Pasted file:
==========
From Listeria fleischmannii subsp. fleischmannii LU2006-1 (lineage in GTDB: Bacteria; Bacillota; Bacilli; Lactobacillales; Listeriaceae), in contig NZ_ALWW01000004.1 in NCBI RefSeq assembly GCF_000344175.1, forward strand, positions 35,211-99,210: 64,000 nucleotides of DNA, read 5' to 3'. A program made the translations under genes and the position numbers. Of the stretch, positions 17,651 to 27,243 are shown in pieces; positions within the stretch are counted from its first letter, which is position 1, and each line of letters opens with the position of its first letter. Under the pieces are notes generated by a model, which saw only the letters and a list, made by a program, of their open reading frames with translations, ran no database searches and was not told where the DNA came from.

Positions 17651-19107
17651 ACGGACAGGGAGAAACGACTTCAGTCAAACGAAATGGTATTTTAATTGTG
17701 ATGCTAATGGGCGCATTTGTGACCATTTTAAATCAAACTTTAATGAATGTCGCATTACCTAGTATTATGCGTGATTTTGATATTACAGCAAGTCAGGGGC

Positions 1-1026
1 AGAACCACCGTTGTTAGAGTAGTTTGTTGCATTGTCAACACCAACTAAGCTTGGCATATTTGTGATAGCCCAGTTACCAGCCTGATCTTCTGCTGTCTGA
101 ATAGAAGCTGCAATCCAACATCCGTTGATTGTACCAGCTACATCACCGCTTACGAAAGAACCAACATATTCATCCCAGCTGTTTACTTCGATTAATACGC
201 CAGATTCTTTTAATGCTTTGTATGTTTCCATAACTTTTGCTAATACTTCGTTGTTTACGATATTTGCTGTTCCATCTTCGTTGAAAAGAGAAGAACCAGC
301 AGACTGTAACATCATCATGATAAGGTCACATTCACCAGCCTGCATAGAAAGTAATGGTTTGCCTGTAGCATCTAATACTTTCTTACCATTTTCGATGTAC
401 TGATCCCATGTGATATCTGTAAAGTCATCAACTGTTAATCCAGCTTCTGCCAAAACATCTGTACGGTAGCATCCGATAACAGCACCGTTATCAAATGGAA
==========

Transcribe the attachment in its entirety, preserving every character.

From Listeria fleischmannii subsp. fleischmannii LU2006-1 (lineage in GTDB: Bacteria; Bacillota; Bacilli; Lactobacillales; Listeriaceae), in contig NZ_ALWW01000004.1 in NCBI RefSeq assembly GCF_000344175.1, forward strand, positions 35,211-99,210: 64,000 nucleotides of DNA, read 5' to 3'. A program made the translations under genes and the position numbers. Of the stretch, positions 17,651 to 27,243 are shown in pieces; positions within the stretch are counted from its first letter, which is position 1, and each line of letters opens with the position of its first letter. Under the pieces are notes generated by a model, which saw only the letters and a list, made by a program, of their open reading frames with translations, ran no database searches and was not told where the DNA came from.

Positions 17651-19107
17651 ACGGACAGGGAGAAACGACTTCAGTCAAACGAAATGGTATTTTAATTGTG
17701 ATGCTAATGGGCGCATTTGTGACCATTTTAAATCAAACTTTAATGAATGTCGCATTACCTAGTATTATGCGTGATTTTGATATTACAGCAAGTCAGGGGC

Positions 1-1026
1 AGAACCACCGTTGTTAGAGTAGTTTGTTGCATTGTCAACACCAACTAAGCTTGGCATATTTGTGATAGCCCAGTTACCAGCCTGATCTTCTGCTGTCTGA
101 ATAGAAGCTGCAATCCAACATCCGTTGATTGTACCAGCTACATCACCGCTTACGAAAGAACCAACATATTCATCCCAGCTGTTTACTTCGATTAATACGC
201 CAGATTCTTTTAATGCTTTGTATGTTTCCATAACTTTTGCTAATACTTCGTTGTTTACGATATTTGCTGTTCCATCTTCGTTGAAAAGAGAAGAACCAGC
301 AGACTGTAACATCATCATGATAAGGTCACATTCACCAGCCTGCATAGAAAGTAATGGTTTGCCTGTAGCATCTAATACTTTCTTACCATTTTCGATGTAC
401 TGATCCCATGTGATATCTGTAAAGTCATCAACTGTTAATCCAGCTTCTGCCAAAACATCTGTACGGTAGCATCCGATAACAGCACCGTTATCAAATGGAA